The Twelfth Night
The holiday that time forgot
I’m an Advent and Twelve Days of Christmas absolutist. I’ve written on this before (see link below), but keep needing a quick link for the women’s night on the Twelfth Night, an early January tradition I am trying to import from Ireland.
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I’ve done it for five years now. It has grown and is a favorite party of many of my girlfriends. They ask about it in August. This year it will double as an after party for one of my girlfriend’s chamber orchestra performances at a local pub. (Yep. Cool friend. Cool group, the River Oaks Chamber Orchestra. Cool pub.)
The Twelfth Night is the end of Christmas. (For the non-Christians and non-liturgical calendar Christians, the Twelve Days of Christmas is not just a funny carol about what must have been mess, noise, and general chaos by day twelve.) The Twelfth Night used to have its own rich traditions. In addition to being the day decorations had to come down — otherwise they had to be left up all year to avoid bad luck — the day was a bit like childhood Opposite Day, only with more mischief. Think of the loony antics of Shakespeare’s The Twelfth Night.
From King Bean and Queen Pea to Little Christmas, there are many Twelfth Night traditions one could revive, but the Irish tradition of Little Christmas tradition caught my attention back when we lived in London. For Little Christmas, women left the menfolk at home to do the housework and childcare for the day. They nibbled on little sandwiches of leftovers, enjoyed each other’s company, and celebrated the end of the busy Christmas season. In the modern era, it has turned into a women’s night out at the pub.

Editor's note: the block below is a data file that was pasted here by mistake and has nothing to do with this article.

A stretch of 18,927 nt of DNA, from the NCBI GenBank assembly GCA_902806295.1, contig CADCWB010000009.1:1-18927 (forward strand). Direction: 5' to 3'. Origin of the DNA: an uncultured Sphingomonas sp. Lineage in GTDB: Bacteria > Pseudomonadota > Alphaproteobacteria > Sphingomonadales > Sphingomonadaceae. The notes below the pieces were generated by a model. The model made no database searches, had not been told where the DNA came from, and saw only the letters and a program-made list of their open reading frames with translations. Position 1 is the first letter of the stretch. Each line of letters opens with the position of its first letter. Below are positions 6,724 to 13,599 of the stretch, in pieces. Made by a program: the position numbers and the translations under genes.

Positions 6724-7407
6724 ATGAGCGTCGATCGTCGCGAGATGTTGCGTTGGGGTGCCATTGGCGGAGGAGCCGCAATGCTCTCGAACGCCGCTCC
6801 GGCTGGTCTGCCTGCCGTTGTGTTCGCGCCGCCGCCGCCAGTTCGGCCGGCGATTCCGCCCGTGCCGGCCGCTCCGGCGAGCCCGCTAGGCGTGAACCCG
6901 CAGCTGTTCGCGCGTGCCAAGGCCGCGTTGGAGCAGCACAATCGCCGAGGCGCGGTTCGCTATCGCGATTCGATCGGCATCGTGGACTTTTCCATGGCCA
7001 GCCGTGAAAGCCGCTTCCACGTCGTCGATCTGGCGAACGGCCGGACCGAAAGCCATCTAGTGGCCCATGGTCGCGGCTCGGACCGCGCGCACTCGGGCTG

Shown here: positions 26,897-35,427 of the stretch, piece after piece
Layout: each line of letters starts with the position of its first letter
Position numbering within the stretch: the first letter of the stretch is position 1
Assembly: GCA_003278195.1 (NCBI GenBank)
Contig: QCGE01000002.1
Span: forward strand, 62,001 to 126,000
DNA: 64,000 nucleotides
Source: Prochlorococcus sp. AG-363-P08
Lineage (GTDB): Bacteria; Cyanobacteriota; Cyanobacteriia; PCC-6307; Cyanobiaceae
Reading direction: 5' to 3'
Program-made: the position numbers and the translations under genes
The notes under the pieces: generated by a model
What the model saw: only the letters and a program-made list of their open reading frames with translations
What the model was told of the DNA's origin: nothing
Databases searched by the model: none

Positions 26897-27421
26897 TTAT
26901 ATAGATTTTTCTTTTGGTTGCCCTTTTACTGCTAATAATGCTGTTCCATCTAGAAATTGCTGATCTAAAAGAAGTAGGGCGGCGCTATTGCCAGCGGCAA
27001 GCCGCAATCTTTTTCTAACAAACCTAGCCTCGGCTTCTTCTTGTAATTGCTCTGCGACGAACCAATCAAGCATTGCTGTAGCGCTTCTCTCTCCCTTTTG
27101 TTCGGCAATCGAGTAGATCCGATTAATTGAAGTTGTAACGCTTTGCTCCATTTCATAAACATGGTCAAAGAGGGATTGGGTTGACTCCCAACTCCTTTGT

That’s what I do here in Houston, a pub night, and I highly recommend it. The post photo is the event two years ago.
A warning though, determining the Twelfth Night of Christmas isn’t as easy as counting. Some Christian traditions count Christmas Day as day one, while others count the 26th as day one. And in many old calendars, a day began at sundown the night before. So if you plan any Twelfth Night festivities, you will need to specify the 5th or 6th of January to venture out for a half pint at a local pub and raise a glass to the arrival of the Three Wise Men. (Depending on the calendar math used, the 12th night starts Epiphany, which is when the three kings arrived to meet Christ.)
(A random gripe: This is the second year I will have to toast them without Strongbow. The perfect apple cider is distributed by Heineken US, who have apparently decided that the way to expand the US cider marker is not only to add new sweet ciders — Jolly Ranchers in a bottle according to the unimpressed Facebook group — but also to discontinue importing the dry cider. My husband has taken to brewing dry cider for me. He is an excellent husband who earns his nickname, Marty Stewart.)